Each year I make a list of forecasts for the stem cell and regenerative medicine field for your coming new year. Later in this post I list our top 20 stem cell predictions for 2017. In looking at my past predictions I realized this can now be my 7th year doing stem cell/regenerative medication yearly predictions.
You can see below links to predictions for past years, which sometimes seems instead far removed from today and in other cases strike me personally as strangely apropos of our times.
What will 2017 bring? Below are my top 20 forecasts in no particular order except starting with a few hopeful visions for the coming year.
- Positive news from Asterias upon trial for stem cell-based therapy for spinal cord injuries.
- Upbeat news from ViaCyte on stem cell-based therapy trial for diabetes.
- More positive news from the old Ocata now under Astellas umbrella on trial use of stem cell-derived RPE for Macular Degeneration.
- Good news on the adult stem cell front on trials for one or more major diseases. At least one and probably more positive developments here.
- Fake news hits stem cell arena. Stem cell clinics use fake news. For instance, this might be a media mouthpiece for one or even more stem cell clinics actively using fake news-like methods to promote them.
- More clarity on clinics: data. More academic publications on the practices and outcomes of stem cell clinics are published, bringing greater clarity to what is going on with actual data.
- More lawsuits against stem cell clinics. There has been a lot of buzz on this behind the scenes already and cases showing up in 2016. This is going to grow in 2017.
- Concrete clinic harms. We learn more about additional examples of patient who feel they’ ve been harmed by American stem cell clinics including in particular alleged clinic-caused blindness.
- Various other federal agency besides the FDA makes news on stem cells. This may not be until 2018, but we’ ll see.
- At least one FDA guidance is finalized. The FDA finalizes a minumum of one of its four recent stem cell-related guidances, but probably not all four.
- More than one warning letter. The FDA issues more than one warning letter to stem cell clinics in this year. Will it be a drop in the bucket or some kind of decisive action? The FDA may have more difficulty taking action within the Trump context and much will depend on who is the brand new Commissioner.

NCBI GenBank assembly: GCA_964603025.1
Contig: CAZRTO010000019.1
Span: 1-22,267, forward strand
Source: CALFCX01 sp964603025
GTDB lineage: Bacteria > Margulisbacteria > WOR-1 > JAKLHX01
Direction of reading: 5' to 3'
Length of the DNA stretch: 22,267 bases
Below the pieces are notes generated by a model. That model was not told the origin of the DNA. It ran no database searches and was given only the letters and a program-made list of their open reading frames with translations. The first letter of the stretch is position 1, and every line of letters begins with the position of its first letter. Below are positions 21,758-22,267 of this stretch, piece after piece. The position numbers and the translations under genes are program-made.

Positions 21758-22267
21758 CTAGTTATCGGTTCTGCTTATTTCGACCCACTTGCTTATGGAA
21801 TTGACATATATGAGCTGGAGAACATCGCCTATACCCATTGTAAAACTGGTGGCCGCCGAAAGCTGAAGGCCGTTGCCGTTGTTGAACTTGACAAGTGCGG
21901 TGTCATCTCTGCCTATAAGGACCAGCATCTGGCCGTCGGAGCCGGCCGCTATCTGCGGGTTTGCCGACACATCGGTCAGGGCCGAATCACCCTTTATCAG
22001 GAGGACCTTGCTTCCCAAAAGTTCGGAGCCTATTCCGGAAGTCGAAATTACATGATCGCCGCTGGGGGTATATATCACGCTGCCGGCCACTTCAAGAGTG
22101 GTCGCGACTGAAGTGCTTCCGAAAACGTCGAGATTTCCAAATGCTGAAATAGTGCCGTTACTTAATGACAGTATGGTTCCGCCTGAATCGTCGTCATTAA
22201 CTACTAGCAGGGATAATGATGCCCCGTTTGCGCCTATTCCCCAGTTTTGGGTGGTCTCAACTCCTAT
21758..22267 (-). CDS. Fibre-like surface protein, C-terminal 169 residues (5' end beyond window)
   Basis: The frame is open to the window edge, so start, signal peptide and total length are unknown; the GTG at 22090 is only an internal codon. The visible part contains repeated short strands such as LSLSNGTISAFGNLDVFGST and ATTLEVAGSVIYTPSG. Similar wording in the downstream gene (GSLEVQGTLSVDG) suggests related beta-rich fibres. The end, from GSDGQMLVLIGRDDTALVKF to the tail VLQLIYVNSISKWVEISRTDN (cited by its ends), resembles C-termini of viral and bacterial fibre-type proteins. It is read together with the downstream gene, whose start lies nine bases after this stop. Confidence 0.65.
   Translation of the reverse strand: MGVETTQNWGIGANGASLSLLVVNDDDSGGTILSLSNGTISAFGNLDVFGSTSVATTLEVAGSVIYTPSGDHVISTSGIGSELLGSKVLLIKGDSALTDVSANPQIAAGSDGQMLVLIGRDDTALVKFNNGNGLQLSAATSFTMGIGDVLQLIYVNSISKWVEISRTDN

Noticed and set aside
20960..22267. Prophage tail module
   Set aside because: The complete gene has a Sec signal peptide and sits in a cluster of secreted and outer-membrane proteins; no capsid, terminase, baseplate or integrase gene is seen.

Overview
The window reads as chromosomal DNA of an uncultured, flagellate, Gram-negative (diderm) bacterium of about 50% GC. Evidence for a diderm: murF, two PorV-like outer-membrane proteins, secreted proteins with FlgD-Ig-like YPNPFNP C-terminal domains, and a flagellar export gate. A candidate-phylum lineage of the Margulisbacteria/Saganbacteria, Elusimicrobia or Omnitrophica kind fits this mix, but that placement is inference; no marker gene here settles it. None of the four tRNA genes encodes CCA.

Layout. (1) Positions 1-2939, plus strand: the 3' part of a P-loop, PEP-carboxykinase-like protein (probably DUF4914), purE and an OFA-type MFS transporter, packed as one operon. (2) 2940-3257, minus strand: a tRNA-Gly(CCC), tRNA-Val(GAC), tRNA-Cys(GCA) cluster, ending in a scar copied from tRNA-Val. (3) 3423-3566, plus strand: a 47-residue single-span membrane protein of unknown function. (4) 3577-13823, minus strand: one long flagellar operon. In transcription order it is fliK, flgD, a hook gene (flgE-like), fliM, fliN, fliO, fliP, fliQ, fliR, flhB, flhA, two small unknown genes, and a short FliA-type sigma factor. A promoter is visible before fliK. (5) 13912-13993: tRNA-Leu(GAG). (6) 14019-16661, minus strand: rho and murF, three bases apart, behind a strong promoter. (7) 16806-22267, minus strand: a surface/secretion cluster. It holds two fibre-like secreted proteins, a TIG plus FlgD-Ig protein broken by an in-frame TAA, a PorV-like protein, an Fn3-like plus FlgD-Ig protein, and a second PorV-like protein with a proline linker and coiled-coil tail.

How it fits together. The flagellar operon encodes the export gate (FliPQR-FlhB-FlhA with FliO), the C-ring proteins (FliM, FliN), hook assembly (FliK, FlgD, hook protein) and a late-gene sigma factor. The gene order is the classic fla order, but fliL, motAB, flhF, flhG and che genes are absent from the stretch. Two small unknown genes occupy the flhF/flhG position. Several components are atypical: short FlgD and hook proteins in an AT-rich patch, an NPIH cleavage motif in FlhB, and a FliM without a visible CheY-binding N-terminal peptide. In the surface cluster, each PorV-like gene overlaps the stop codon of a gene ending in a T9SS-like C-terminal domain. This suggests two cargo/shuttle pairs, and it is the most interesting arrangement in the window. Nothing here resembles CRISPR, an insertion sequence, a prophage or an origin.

- Japan IPSC trial starts. Great news as at least one IPSC trial begins in Japan. Maybe two.
- Cures yields regen med IND. The FDA takes at least one accelerated stem cell-related IND action traceable to the Cures Act related to a promising new stem cell/regenerative medicine therapy. Hopefully no direct to consumer businesses try to tap in.
- Athersys, Cytori, and Mesoblast have some ups & downs amongst them.
- Prop 71 2 . 0. CIRM and/or Prop 71 supporters start more openly talking about a new round of CIRM funding. This may include mention of Trump as problematic for the stem cell field and the continuing need for California to take the lead.
- Trump somewhat, but not entirely limits ES cell funding. The Trump administration probably will not outright ban federal funding of embryonic stem cell research, but there may be some effort to limit it in some way such as not supporting generation of new lines perhaps à la Bush.
- Fetal tissue research restriction effort. The Trump administration and/or the GOP attempt to restrict human fetal tissue research.
- CRISPR of human embryos is blocked or limited for some reason in the U. S. (e. g. FDA isn’t permitted to review applications related to this area as was the case with the rider on spending bill for 2016).
- Trump creates something similar to Bush’ s President’ s Council on Bioethics. It’ s packed with conservatives including someone linked with the Witherspoon Institute. Deja vu all over again.
- Florida acts on clinics. Hawaii of Florida takes some action on stem cell clinics, which are out of control there. Things are a mess clinic wise here in California too, but I’ m not so sure the state will do anything helpful to deal with it.